No Recovery for Home-Based Workers’ Comp Adjuster Who Trips Over Her Dog

Deeply Divided Florida Court Says Risk of Tripping Did Not Arise Out of Employment

Emphasizing that eligibility for workers’ compensation benefits turns on whether the employment led to the risk of injury, i.e., whether there was a sufficient causal connection between the employment and the injury [see 440.02(36), Fla. Stat.], a deeply divided Florida appellate court reversed an award of benefits to a home-based worker who sustained injuries when she tripped over her dog as she reached for a coffee cup in her kitchen [Sedgwick CMS v. Valcourt-Williams, 2019 Fla. App. LEXIS 5350 (1st DCA, Apr. 5, 2019)]. Acknowledging that injuries sustained during breaks from work could be compensable under the personal comfort doctrine, the majority of the court stressed that in this case, the risk of injury did not arise out of the employment.

Background

Claimant worked as a workers’ compensation claims adjuster and was assigned to the employer’s Lake Mary, Florida office. Claimant actually lived in Sierra Vista, Arizona, but was permitted to work from her home. Because of the different time zones, claimant began work at 4 a.m. local time to meet the Lake Mary office’s 7 a.m. start time. On the day of the accident, claimant had been working three hours when she went downstairs for a cappuccino. As she reached to get a cup, she fell over one of her two dogs. The fall resulted in knee, hip, and shoulder injuries. The JCC awarded workers’ compensation benefits and the employer appealed.

No Dispute as to “Course and Scope of Employment” Test

The parties stipulated that claimant’s injuries occurred in the course and scope of her employment: the injury was during work hours, her home was where she “would reasonably be,” and her coffee break was a permissible “comfort break.” The issue here was whether the injury arose out of the employment. Relying on the wording of 440.02(36), Fla. Stat., and prior case law, the majority said that an accidental injury or death arises out of employment if work performed in the course and scope of employment is the major contributing cause of the injury or death [emphasis added]. Specifically, the “arising out of” limitation required that the risks that caused claimant’s accident and injuries be work-related. The majority stressed that the employment must, in some way, contribute an “increased risk” of injury peculiar to that employment; otherwise, the statutory requirement that the injury “arise out of employment” would be eliminated.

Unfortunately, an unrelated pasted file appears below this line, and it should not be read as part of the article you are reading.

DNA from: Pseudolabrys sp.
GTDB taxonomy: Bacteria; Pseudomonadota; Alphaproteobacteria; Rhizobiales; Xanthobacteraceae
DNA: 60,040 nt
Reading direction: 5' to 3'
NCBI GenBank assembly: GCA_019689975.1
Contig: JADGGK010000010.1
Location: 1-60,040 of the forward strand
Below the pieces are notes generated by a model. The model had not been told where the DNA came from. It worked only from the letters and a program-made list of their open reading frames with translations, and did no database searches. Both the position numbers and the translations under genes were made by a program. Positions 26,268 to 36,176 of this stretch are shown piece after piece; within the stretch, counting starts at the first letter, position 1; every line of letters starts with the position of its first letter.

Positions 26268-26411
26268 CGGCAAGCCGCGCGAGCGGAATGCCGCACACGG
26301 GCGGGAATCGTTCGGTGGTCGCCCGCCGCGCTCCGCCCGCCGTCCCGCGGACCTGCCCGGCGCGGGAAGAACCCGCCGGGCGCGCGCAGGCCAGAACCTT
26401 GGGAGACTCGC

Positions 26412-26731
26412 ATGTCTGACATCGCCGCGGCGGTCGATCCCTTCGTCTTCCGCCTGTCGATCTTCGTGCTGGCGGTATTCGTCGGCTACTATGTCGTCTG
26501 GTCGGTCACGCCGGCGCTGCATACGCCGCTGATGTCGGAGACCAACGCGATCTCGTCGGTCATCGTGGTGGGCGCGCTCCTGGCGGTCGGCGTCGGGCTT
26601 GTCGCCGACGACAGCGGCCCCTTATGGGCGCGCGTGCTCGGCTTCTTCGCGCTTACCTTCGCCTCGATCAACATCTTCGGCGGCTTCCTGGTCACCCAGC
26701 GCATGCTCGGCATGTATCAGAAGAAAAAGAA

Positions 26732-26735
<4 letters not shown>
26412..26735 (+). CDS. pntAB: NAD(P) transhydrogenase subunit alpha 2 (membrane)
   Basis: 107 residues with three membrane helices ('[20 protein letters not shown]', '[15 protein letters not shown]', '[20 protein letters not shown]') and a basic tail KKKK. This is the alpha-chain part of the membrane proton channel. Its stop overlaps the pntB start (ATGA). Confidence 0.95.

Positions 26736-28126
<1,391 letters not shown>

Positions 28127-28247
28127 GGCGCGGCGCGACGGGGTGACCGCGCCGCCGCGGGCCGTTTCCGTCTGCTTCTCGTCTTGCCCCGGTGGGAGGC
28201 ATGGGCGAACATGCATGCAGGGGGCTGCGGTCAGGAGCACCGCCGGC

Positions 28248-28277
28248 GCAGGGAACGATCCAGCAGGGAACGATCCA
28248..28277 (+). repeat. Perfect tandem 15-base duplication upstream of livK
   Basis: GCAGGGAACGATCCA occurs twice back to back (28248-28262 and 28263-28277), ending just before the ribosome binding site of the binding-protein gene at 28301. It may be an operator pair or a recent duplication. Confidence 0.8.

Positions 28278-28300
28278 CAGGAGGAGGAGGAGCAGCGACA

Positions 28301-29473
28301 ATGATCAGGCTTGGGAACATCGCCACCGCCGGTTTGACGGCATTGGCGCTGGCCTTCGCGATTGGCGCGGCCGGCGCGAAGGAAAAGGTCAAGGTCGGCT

Risks Existing in Non-Employment Life

The majority continued that it was not enough to say that the incident was a “workplace trip-and-fall” because there was no statutory trip-and-fall provision. Whether the accident was a fall—or anything else—a claimant could not prevail unless there was occupational causation—a risk not existent in the claimant’s “non-employment life.” Here, the majority indicated, there was no such risk.

The majority noted that to adopt the claimant’s position, it would have to hold that an employee’s tripping over her own dog at home on a Friday was attributable to risks of employment while the same employee’s tripping over the same dog at the same home on a Saturday was not. Again, the majority stressed that had claimant suffered an injury from a risk that her employment introduced—e.g., a repetitive stress injury from typing all day—it would be no answer for the employer to say that claimant had been hurt in her own home. Here, however, the risk at issue—that claimant would trip over her own dog in her own kitchen while reaching for a coffee cup—was not a risk her employment introduced.

Strenuous Dissent

Justice Bilbrey, joined by Justice Makar, strenuously dissented. Quoting extensively from Larson’s Workers’ Compensation Law, the justice argued. in relevant part, that the JCC was correct in finding the risk of tripping over the dog was a neutral risk. Had she tripped over a briefcase, for example, her injuries would have been compensable. That it was a dog should make no difference [see also Sandberg v. JC Penney Co., 243 Ore. App. 342, 260 P. 3d 495 (Or. Ct. App. 2011), compensation awarded for injuries in tripping over worker’s dog at home]. The justice stressed that the claimant was reasonably fulfilling the duties of her employment or engaged in doing something incidental to it when she sustained her injuries.

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